Crosslin is pleased to present a six-part series on the American Rescue Plan Act of 2021, covering topics such as stimulus payments, child tax credit, employee retention credit, enhanced earned income tax credit, child and dependent care tax credit, and paid medical and family leave credit. Check back with us throughout the next two weeks to read more about these current hot topics. As always, contact the Crosslin tax team with any questions. Today’s summary discusses the latest round of stimulus payments.
The American Rescue Plan Act of 2021 includes a third round of direct stimulus payments for taxpayers. The Coronavirus Aid, Relief, and Economic Security (CARES) Act signed into law in March 2020 included the first round, with $1,200 for individuals and $500 for qualifying children. In December 2020, the Consolidated Appropriations Act, 2021, provided an additional $600 stimulus payment, for taxpayers and children.
At the time of the second payment, many lawmakers, as well as former President Trump and then President-Elect Biden, stated that the amount should be increased to $2,000. As a result, the American Rescue Plan provides a $1,400 stimulus payment ($2,800 for joint returns) plus $1,400 for each dependent. The payments are essentially credits against 2021 taxes, but fully refundable and payable in advance (similar to the prior payments). Also, like previous stimulus payments, this third round is subject to income limitations.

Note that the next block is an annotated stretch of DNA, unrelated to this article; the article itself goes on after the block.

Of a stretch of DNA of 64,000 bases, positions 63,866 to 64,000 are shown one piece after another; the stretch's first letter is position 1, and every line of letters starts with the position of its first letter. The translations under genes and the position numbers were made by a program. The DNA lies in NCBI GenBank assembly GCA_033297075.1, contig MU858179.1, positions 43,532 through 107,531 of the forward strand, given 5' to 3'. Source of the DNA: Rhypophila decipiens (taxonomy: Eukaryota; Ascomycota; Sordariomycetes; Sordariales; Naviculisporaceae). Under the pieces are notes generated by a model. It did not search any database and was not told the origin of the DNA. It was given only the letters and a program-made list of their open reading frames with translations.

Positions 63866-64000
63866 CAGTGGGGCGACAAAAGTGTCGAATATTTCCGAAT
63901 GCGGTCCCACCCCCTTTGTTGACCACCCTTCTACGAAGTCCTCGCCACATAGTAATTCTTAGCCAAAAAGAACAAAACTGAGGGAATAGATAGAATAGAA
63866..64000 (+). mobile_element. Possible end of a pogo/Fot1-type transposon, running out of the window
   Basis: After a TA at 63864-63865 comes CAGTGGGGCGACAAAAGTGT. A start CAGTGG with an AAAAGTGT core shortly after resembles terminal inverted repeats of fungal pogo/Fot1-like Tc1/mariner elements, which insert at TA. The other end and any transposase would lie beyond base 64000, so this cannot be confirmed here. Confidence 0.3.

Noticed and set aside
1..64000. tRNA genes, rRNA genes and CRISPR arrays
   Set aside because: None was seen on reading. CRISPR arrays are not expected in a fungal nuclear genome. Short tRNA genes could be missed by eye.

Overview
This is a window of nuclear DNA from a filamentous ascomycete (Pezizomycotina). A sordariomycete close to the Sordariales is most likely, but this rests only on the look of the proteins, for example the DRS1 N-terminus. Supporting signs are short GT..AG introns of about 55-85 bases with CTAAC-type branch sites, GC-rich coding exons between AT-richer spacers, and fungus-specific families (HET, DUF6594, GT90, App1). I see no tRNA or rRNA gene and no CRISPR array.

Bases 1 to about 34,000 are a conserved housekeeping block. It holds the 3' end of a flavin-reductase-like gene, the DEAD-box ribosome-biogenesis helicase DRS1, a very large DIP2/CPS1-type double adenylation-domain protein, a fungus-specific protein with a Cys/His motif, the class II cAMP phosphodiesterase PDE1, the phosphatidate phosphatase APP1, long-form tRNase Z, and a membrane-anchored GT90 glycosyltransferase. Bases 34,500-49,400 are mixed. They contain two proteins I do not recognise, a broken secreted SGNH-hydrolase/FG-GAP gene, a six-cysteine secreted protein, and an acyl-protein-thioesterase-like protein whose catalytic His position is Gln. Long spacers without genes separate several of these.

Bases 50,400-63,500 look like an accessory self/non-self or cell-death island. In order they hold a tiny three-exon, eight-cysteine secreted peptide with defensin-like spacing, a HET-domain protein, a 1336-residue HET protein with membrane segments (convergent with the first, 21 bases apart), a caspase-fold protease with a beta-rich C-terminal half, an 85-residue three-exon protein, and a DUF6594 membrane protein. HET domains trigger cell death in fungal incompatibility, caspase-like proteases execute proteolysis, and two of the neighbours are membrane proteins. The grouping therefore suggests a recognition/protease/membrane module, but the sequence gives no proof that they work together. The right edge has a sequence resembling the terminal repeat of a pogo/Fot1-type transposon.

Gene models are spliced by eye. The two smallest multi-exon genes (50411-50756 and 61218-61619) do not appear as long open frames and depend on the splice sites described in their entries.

Under the American Rescue Plan, the amount of the payment phases out ratably for single filers with adjusted gross income over $75,000 ($112,500 for heads of households and $150,000 for joint filers). The stimulus amount phases down to $0 for single filers with $80,000 of adjusted gross income ($120,000 for heads of households and $160,000 for joint filers).
Adjusted gross income amounts for the 2020 tax year are used in applying the phaseout, but 2019 amounts will be used in lieu of 2020 amounts for taxpayers who have not yet filed 2020 returns. The Treasury and IRS are granted authority to provide payments to nonfilers based on available information. As was the case with the last two stimulus payments, amounts to which taxpayers would have been entitled but did not receive will be creditable when preparing 2021 tax returns in 2022. Also, amounts received based on 2019 or 2020 returns that would have been lower when 2021 returns are prepared do not have to be repaid.
Taxpayers who have an increase in adjusted gross income in 2020 as compared to 2019 may want to hold off filing 2020 returns until the filing deadline. This will maximize the amount of stimulus payments received because their stimulus payment will not be potentially reduced by the higher 2020 adjusted gross income.
In order to be eligible for a stimulus payment, the individual must not be:
• a nonresident alien,
• able to be claimed as a dependent on another taxpayer’s return,
• an estate or trust, and
• must have included a Social Security number for both the taxpayer, the taxpayer’s spouse, and eligible children (or an adoption taxpayer identification number, where appropriate).
As soon as practicable after the IRS distributes any payment to an eligible taxpayer, the IRS will send a notice by mail to the taxpayer’s last known address. The notice will indicate the method by which the payment was made, the amount of the payment, and a phone number to contact at the IRS to report any failure to receive such payment.
Contact the Crosslin tax team at (615) 320-5500 with any questions. We are here to help!